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Youth Beat

BritRail Pass Going Up

March 01, 1987|LUCY IZON | Izon is a Canadian travel journalist covering youth budget routes.

A BritRail Youth Pass for spring or summer should be bought before April 1, when American prices are expected to rise by more than 10%.

The BritRail Youth Pass is valid for unlimited travel on rail services of England, Scotland and Wales. It can be bought by anyone aged 16 through 25. It must be bought before you go to Britain and you must begin to use it within six months of date of purchase.

Until March 31 the price is $95 U.S. for seven days, $150 for 14 days, $190 for 21 days and $225 for a month. On April 1 prices will rise but use of the tickets will be extended by one day to periods of eight, 15, 22 days and the one-month pass.

No More Seapasses

BritRail Pass buyers also have had the option of buying special "Seapasses" for travel to Europe or Ireland. They will no longer be available after March 31. Until then, Seapasses can be bought when you buy your BritRail Youth Pass for $31 to Europe and $43 to Ireland. Round-trip passage is available at double those prices. The hitch is that you must use the Seapasses before April 1.

An alternative reduction on travel to the Continent is to buy point-to-point Eurotrain tickets from travel agencies in Britain. Eurotrain tickets are available to anyone under the age of 26. The rate from London to Calais, France, is 17.50 (about $27 U.S.).

For further BritRail Youth Pass details, see a travel agent before you leave home.

You can buy Eurotrain tickets from youth travel agencies in Britain, including Travel CUTS at 52 Grosvenor Gardens (opposite Victoria Station), London SW1W 0AG. Phone 730-3402.

Eurail Youthpass rates have already been raised for 1987. Travelers under the age of 26 are now charged $310 for one month and $400 for two months of unlimited second-class travel in 16 European countries. Participating countries are Austria, Belgium, Denmark, Finland, France, Germany (Federal Republic), Greece, Ireland (Republic), Italy, Luxembourg, the Netherlands, Norway, Portugal, Spain, Sweden and Switzerland.

This ticket also provides free or reduced-cost travel on many steamers, ferries and buses. Youthpass holders must pay some supplements for special high-speed or first-class trains and sea travel.

For example, your Youthpass is valid for ferry crossings on the Irish Continental Line between Ireland and France, but you must pay extra for the reservation service and port tax. You also incur additional expenses if you want a sleeping berth in a cabin.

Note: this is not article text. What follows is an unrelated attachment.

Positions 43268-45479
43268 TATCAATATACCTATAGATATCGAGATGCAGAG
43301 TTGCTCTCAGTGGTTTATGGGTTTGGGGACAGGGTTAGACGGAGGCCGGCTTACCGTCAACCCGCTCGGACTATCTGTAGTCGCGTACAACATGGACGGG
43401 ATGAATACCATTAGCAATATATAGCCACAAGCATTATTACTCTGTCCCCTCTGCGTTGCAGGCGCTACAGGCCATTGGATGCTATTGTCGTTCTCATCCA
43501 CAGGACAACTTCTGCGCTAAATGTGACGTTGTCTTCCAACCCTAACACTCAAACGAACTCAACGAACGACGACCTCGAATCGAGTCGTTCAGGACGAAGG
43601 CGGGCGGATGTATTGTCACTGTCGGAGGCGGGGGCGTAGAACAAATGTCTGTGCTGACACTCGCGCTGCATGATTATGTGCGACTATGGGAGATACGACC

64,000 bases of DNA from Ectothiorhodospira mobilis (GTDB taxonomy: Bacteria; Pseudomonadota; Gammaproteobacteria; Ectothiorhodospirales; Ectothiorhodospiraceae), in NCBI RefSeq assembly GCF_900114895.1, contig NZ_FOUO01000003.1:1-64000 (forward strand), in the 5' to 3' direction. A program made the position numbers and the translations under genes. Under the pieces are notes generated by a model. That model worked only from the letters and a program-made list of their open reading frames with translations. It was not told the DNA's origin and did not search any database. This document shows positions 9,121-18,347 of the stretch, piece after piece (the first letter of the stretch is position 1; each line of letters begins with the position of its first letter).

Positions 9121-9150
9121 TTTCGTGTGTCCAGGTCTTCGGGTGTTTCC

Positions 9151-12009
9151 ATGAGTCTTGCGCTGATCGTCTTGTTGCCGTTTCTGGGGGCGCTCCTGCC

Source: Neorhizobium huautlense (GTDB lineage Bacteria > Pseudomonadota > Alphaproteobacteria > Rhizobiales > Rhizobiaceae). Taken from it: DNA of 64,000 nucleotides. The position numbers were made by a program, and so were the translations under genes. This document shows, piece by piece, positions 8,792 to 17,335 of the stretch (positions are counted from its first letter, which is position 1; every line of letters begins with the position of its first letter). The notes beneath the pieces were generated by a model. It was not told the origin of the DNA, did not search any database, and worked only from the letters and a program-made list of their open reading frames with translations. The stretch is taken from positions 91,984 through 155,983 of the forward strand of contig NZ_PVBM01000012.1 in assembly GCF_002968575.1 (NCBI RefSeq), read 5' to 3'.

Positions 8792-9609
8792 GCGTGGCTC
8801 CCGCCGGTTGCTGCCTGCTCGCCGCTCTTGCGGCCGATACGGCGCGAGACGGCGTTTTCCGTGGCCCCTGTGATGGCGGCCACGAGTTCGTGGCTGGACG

The Silja Line ship I traveled on between Helsinki and Stockholm also honored the passes for passage and charged extra for a berth in a cabin, but it provided a large room with bunk beds at no charge for economy passengers. Those in the know staked their claims quickly.

Between June 10 and Sept. 30 Youthpass holders will also have to pay an $8 U.S. high-season surcharge for steamship travel between Brindisi, Italy, and Patras, Greece. Reserve for trips in July or August, a service that costs an additional $2.

Spain is the one country where Youthpass holders can't just hop onto a train; you must get a reservation or boarding pass at the station. There's a small charge for the reservation, which guarantees a seat; the boarding pass is free.

Buy Before Leaving

Eurail Youthpasses must also be bought from travel agents before you leave home. Be sure you also get a copy of the Eurail timetable. It lists major train routes and can help you get started planning your trip.

When checking timetables, remember that a large city may have more than one train station. Make sure that you don't have a tight connection if you have to switch stations.

On overnight trains you can reserve couchettes at an economy rate. In second-class this is a berth with pillow and blanket in a compartment shared by six persons. Don't count on privacy or segregation by sex.

If you're going to nap in a seat or a berth, it's a good idea to keep your money and passport in a money pouch under your clothing.

You should also consider packing a small water container. Tap water on many trains is undrinkable, and not really what you'd want to use in brushing your teeth.

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